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The Black Experience at Palatine High School: A Student Directed Documentary

This blog is the nineteenth installment of UIC Radio’s Black History Month series profiling and celebrating the work of Black artists throughout the month of February. To read the previous entry in this series, click here! For more information regarding Black History Month at UIC and the many upcoming events planned over the next several weeks, visit the Black History Month Student Planning Committee’s webpage here.

I attended Palatine High School between the years of 2014-2018. In the time I was a student there, I can only name two Black educators from memory, both of whom are no longer educators at Palatine. In case you are unfamiliar, Palatine is a Northwest suburb of Chicago with a population of approximately 109,000. The high school itself (one of two in the town) has a student population of approximately 2,600. According to Illinois Report Card, Palatine’s student population is 46.1% Hispanic, 37.9% White, 8.1% Asian, 5.3% Black, and the remaining 2.5% belongs to Pacific Islanders and Mixed Race students. While this school has a majority non-white population, you wouldn’t exactly know it from looking at their AP classes or student activities.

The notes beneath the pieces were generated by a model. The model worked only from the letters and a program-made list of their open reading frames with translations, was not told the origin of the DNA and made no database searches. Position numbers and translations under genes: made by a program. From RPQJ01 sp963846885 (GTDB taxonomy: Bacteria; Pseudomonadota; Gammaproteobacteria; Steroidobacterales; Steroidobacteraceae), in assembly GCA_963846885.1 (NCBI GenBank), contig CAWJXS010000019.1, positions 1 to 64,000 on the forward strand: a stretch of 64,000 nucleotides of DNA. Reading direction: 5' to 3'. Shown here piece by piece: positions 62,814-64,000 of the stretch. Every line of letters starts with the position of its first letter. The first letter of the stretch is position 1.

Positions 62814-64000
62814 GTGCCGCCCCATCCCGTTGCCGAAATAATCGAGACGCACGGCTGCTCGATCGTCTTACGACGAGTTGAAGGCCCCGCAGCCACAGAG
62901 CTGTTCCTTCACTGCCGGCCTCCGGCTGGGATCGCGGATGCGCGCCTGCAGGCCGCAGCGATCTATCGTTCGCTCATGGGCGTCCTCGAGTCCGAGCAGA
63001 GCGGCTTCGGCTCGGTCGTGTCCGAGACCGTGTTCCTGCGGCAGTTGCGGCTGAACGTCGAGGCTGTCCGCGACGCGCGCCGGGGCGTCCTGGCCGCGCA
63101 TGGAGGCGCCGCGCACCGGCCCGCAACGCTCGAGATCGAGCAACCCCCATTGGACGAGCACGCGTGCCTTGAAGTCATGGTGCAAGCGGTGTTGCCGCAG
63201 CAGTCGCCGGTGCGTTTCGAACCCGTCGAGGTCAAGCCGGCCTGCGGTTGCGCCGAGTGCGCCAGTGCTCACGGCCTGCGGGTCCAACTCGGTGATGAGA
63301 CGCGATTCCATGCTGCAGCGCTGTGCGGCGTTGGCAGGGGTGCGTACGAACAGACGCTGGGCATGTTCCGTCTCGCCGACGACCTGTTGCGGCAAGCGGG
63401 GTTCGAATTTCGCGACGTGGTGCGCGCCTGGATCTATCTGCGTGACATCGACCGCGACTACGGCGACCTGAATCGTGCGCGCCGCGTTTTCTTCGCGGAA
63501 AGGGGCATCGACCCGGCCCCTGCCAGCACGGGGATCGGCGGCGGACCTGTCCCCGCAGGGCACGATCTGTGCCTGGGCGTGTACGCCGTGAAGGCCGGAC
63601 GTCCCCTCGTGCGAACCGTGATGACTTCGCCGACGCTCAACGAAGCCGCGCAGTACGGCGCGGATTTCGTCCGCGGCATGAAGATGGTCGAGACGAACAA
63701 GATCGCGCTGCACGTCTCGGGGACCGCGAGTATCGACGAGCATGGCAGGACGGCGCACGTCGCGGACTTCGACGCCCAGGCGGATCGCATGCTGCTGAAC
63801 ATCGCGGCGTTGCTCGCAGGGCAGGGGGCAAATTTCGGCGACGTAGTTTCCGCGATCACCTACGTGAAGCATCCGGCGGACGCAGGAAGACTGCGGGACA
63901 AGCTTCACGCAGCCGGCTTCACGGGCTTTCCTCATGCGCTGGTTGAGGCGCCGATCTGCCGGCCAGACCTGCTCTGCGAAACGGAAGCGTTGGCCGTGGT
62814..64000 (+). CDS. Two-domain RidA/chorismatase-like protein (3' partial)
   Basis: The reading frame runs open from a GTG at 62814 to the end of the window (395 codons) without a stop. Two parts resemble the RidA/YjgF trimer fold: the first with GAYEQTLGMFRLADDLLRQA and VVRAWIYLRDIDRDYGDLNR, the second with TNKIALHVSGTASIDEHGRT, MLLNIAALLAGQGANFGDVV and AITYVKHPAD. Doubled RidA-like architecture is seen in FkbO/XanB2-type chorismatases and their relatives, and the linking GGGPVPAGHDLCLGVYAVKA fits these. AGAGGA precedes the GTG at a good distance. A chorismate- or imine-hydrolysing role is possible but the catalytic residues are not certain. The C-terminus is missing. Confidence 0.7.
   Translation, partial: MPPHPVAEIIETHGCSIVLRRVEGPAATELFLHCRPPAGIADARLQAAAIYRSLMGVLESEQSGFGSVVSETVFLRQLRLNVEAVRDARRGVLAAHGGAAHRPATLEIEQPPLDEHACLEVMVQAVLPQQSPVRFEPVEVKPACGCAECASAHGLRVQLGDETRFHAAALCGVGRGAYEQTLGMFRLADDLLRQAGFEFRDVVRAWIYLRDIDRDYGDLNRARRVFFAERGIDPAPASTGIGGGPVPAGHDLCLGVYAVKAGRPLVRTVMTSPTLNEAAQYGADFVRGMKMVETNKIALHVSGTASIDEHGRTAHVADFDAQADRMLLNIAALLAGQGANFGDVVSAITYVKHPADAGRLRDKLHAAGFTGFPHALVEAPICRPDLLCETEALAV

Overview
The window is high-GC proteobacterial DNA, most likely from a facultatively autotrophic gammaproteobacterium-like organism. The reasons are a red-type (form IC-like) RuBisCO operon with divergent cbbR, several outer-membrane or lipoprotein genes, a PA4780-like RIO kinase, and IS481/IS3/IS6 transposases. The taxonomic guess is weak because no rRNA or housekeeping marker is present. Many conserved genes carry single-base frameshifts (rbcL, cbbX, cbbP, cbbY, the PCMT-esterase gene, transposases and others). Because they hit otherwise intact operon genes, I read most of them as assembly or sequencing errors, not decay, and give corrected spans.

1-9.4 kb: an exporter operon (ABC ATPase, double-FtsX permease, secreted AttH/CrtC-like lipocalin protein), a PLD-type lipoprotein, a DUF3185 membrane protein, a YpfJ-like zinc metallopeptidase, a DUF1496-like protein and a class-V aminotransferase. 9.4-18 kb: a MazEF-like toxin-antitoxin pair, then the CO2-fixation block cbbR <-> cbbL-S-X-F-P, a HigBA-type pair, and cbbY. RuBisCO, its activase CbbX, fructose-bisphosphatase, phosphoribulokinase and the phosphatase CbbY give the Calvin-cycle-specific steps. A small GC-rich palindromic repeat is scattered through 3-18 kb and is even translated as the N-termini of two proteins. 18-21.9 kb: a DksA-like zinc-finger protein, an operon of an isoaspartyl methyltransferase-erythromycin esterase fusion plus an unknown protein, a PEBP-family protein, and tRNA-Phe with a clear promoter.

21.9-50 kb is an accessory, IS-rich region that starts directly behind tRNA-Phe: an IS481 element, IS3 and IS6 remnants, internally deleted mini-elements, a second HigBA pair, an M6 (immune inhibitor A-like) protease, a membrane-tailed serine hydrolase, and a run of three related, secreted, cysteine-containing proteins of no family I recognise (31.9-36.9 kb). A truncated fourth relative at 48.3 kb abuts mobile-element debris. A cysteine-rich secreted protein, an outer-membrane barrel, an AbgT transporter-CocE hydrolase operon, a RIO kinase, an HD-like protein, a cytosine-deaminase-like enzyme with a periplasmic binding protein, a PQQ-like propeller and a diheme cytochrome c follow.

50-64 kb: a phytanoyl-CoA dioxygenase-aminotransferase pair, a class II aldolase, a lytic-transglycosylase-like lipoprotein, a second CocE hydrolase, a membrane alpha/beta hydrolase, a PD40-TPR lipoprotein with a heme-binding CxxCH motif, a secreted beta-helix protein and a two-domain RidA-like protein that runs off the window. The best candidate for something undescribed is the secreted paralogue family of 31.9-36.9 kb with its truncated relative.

In order to bring light to some of these disparities, members of the school’s Advancement for Black Leaders (ABL) and Black History Month Planning Committee (both of which were created just this year with first year Palatine administrator, Mr. Michael Malik Smith, as a sponsor) took the initiative to create a documentary collecting the experiences of Black students and educators at Palatine High School. Seniors Anya Ball, Brandon Sutherland, and Michael Jaggers conducted interviews, directed, and produced this documentary, despite the difficulties and limitations caused by the ongoing COVID-19 pandemic. This documentary includes thoughtful commentary from current students and educators, as well as heartbreaking truths about an education that doesn’t educate all students.

As a former student, a former Black student, I am filled with pride at the courage, audacity, and leadership these students portrayed to create something that documents their experiences, which unfortunately aren’t unique to just Palatine High School. I am also filled with sorrow to see some of the very same issues I faced as a student are still present today. Unlike me, however, this generation of students have the courage to speak with honesty. Please support these students in their pursuit of speaking honestly.

Find the documentary here on YouTube.


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